Defining your own weaknesses is a humbling process, for individuals as well as for businesses. The process can leave you feeling vulnerable and exposed. That's good, actually. It means you've identified an area that you need to work on. In Uber's case, one of its weaknesses is its take-no-prisoners culture. Some have called this "ask for forgiveness rather than permission." While it has worked remarkably well in the U.S. market, other markets such as France and China have shown more resistance.
In China, for example, the government is extremely involved in businesses and can lock out competitors that it doesn't want to see in action. Facebook is a great example of that. Powerhouse Tencent has its own ride-hailing capability inside of WeChat and it has effectively blocked Uber. In France, the government filed a legal complaint against Uber and even arrested two of its executives because of what it deemed a "cynical" and "arrogant" attitude from the company.
Predicting threats can be a little more uncertain, as it not only requires a good sense of one's own weakness, but of the strengths of the competition. This is where it helps not to be arrogant. In France, hometown hero and Uber competitorBlaBlaCar just raised $200 million on a $1.6 billion valuation in its quest to win the hearts and minds of the ride-hailing crowd. When added to the prevailing feelings of the French government against Uber, it seems as if BlaBlaCar has a distinct advantage.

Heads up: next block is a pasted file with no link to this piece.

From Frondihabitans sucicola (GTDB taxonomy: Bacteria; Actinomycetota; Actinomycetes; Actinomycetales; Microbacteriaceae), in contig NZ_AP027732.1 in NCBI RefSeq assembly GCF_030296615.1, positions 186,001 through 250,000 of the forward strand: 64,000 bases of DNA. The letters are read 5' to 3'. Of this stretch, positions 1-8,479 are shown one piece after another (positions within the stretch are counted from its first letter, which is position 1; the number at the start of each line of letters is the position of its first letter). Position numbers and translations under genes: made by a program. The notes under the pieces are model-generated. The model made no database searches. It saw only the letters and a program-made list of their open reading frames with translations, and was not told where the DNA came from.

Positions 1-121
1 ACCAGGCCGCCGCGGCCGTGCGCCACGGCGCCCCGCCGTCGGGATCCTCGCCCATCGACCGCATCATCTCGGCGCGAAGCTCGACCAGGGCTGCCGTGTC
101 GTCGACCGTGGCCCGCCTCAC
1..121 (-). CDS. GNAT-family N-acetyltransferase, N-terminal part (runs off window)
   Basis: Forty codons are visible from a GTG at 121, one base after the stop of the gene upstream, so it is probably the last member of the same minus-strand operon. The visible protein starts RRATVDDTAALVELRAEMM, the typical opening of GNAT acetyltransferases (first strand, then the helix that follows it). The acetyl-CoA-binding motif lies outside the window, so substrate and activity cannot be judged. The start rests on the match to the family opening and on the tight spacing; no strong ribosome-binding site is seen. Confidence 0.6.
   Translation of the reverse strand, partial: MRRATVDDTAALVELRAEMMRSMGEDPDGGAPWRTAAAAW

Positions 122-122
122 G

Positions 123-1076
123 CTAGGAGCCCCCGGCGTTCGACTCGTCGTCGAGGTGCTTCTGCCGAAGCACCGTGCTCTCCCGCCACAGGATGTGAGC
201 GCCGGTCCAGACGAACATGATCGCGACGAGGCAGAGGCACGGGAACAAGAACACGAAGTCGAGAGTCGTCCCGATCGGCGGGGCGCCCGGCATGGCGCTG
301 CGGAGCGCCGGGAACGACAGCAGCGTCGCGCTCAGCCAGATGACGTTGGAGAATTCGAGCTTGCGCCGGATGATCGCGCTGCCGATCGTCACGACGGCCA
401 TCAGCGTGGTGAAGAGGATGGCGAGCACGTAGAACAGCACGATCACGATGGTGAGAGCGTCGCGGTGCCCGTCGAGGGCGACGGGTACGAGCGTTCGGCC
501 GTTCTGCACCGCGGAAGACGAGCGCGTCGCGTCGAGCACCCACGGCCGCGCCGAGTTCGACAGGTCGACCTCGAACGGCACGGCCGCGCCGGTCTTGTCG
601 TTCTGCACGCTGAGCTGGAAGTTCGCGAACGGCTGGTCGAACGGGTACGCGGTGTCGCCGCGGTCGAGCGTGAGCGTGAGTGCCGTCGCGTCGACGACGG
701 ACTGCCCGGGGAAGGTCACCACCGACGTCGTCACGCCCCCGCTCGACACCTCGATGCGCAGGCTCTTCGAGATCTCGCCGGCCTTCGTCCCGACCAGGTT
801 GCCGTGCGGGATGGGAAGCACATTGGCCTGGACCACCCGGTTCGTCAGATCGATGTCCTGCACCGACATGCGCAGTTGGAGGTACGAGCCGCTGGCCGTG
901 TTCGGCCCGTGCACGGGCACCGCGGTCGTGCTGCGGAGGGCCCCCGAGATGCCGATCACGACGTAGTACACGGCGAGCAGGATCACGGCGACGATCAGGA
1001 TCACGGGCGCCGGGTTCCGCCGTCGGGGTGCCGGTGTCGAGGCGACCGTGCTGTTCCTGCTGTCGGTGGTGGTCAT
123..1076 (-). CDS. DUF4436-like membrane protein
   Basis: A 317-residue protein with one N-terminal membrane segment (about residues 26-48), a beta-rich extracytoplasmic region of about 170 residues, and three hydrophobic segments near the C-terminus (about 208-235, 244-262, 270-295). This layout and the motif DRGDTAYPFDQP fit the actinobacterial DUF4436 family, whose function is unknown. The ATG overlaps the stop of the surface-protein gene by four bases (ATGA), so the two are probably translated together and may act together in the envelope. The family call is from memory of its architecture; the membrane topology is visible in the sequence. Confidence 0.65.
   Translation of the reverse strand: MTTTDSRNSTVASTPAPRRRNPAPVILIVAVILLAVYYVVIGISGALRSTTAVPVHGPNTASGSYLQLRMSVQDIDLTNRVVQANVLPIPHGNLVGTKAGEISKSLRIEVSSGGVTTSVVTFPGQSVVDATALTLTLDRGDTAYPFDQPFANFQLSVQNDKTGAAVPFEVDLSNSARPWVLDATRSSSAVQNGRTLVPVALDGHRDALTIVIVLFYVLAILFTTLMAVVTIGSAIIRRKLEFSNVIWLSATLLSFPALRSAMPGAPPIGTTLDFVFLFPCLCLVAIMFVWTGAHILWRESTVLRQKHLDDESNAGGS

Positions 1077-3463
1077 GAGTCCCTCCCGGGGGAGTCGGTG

Similarly, Tenent's own Didi Kauidi and Lyft have announced an international agreement to allow users of each app to catch rides with drivers from the other apps when in their respective countries. When you're hated enough, you never know who's going to collaborate to attempt to defeat you.
Have you considered every angle of how you plan your strategy? Are their gaping holes that your competition can take advantage of? Concentrating on the more difficult and negative aspects of SWOT analysis can help you see these before your competition does.
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